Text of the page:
South African online retail is turning into a healthy and attractive business as more consumers access broadband and become more comfortable with online shopping, internet research firm World Wide Worx reported on Monday. By the end of this year, online spending on retail goods is expected to have grown by more than 35%.
South African online retail is turning into a healthy and attractive business as more consumers access broadband and become more comfortable with online shopping, internet research firm World Wide Worx reported on Monday.
By the end of this year, online spending on retail goods in the country is expected to have grown by more than 35%, compared with 33% growth a year ago.
The total spent on online retail goods in South Africa this year is expected to be R929-million, up from R688-million in 2006, according to a new World Wide Worx report titled Online Retail in South Africa 2007.
These figures exclude the sale of air tickets online, which continue to dwarf the numbers for online retail. The five South African airlines selling tickets online—kulula.com, South African Airways, Mango, 1Time and Nationwide—between them accounted for R2,3-billion in e-commerce in 2006, almost four times the size of conventional online retail. The figure is expected to rise above R3-billion in 2007, the report notes.
Online retail in South Africa has shown a dramatic turnaround after it appeared to be stagnating in 2005. “There are two major factors behind this growth,” says Arthur Goldstuck, MD of World Wide Worx. “The first is the rise of broadband, which by the end of next year will see more than a million users in South Africa.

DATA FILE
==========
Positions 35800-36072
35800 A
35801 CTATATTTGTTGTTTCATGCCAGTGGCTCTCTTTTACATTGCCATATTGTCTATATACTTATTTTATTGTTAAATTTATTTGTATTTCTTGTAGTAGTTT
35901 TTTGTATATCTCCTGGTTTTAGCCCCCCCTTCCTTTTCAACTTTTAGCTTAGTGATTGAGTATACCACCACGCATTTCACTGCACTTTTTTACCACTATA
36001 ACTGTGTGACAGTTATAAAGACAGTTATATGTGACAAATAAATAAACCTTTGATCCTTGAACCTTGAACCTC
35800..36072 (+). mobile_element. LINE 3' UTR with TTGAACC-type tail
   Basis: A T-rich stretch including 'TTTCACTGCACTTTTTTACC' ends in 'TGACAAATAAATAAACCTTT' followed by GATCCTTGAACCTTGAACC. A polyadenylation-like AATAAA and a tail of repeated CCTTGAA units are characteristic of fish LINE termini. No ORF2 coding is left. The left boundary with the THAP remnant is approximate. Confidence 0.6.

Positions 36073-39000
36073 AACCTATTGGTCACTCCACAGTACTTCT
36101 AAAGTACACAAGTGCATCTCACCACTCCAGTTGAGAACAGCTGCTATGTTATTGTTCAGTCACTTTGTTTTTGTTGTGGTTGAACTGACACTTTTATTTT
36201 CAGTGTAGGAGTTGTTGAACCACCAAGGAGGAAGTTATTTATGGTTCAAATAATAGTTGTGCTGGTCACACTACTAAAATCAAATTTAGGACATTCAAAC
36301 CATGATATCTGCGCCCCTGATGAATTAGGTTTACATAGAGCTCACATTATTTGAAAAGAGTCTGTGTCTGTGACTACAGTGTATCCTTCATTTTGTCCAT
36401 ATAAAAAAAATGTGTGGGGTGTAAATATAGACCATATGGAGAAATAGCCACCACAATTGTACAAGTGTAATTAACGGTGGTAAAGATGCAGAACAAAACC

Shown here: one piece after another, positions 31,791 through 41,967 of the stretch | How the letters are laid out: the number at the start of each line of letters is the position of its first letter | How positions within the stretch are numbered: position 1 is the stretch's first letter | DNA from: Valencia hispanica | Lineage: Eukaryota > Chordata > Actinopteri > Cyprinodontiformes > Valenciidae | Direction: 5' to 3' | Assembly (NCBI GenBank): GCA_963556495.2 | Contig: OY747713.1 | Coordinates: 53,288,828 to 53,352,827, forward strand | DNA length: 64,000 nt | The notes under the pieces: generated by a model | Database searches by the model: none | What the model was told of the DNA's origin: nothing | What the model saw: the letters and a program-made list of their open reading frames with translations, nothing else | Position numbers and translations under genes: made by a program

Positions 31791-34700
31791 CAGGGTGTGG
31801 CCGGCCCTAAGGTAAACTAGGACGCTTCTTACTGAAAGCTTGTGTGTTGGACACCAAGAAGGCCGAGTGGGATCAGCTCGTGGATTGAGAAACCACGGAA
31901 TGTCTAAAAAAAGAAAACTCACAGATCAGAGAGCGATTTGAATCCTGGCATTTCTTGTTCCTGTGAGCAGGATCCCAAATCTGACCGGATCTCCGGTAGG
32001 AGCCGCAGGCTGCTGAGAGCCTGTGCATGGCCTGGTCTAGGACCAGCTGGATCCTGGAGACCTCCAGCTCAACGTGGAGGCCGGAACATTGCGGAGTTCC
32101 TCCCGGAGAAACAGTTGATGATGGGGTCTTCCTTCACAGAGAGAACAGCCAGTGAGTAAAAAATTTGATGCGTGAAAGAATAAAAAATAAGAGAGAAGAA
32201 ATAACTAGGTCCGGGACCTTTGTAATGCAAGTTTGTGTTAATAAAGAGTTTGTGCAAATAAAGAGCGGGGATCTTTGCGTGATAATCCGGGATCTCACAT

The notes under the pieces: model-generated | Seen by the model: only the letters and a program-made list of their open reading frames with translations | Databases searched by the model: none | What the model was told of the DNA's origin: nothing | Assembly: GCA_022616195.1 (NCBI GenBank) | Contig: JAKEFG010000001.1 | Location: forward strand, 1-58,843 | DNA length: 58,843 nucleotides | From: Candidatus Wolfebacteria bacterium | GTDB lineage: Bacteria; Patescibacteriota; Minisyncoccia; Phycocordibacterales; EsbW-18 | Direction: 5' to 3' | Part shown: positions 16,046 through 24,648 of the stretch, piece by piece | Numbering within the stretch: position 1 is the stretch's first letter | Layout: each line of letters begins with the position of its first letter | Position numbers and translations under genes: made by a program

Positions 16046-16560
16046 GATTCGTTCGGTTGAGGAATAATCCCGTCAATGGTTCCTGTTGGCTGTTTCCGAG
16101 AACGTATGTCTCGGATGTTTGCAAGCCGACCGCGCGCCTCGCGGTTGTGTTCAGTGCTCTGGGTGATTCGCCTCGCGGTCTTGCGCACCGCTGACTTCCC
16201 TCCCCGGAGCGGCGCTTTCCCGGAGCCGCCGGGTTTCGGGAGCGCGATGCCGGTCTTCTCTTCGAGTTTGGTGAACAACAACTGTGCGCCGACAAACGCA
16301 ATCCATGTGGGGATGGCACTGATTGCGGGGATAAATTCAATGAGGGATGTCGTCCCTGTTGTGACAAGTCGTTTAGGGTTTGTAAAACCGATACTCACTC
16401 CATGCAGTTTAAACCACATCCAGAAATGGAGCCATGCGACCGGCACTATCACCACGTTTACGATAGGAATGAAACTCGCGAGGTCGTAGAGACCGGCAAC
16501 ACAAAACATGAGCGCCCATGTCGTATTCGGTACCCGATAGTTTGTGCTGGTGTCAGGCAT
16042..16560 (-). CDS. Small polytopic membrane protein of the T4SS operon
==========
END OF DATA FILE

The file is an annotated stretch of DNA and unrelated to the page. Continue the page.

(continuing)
“The second is a phenomenon called the experience curve, which shows that only once users have been online for around six years are they comfortable with the more challenging aspects of the internet, such as e-commerce. And the number of people who have been online for six years or more has finally reached the level where it is making a substantial impact in online retail.”
The number of online retail sites has also grown substantially, from 826 in 2005 to 1 014 this year. This growth has come despite 310 sites—more than one-third of those online at the end of 2005—closing down since then. However, no less than 498 new sites came online during this time.
The online retail market is dominated by 12 sites, which between them account for more than three-quarters of online retail sales in South Africa, according to the World Wide Worx report.
They are the three major digital malls—MWeb ShopZone, the eBucks Shop and Digital Mall; online grocers Pick ‘n Pay Home Shopping and Woolworths; book retailers Kalahari.net and Exclusive Books; NetFlorist; wine retailer Cybercellar; electronics store Digital Planet; health and beauty store Ascot Direct; and auction site Bidorbuy.
“There have been many competitors to these dominant players,” says Goldstuck. “They tend to look at the numbers reported by a Pick ‘n Pay or NetFlorist, and imagine there is a big market ripe for the picking, not realising just how much infrastructure, development and market knowledge has contributed to those dominant positions. The result is that the biggest drop-off of online retailers occurs precisely where the biggest players are active.”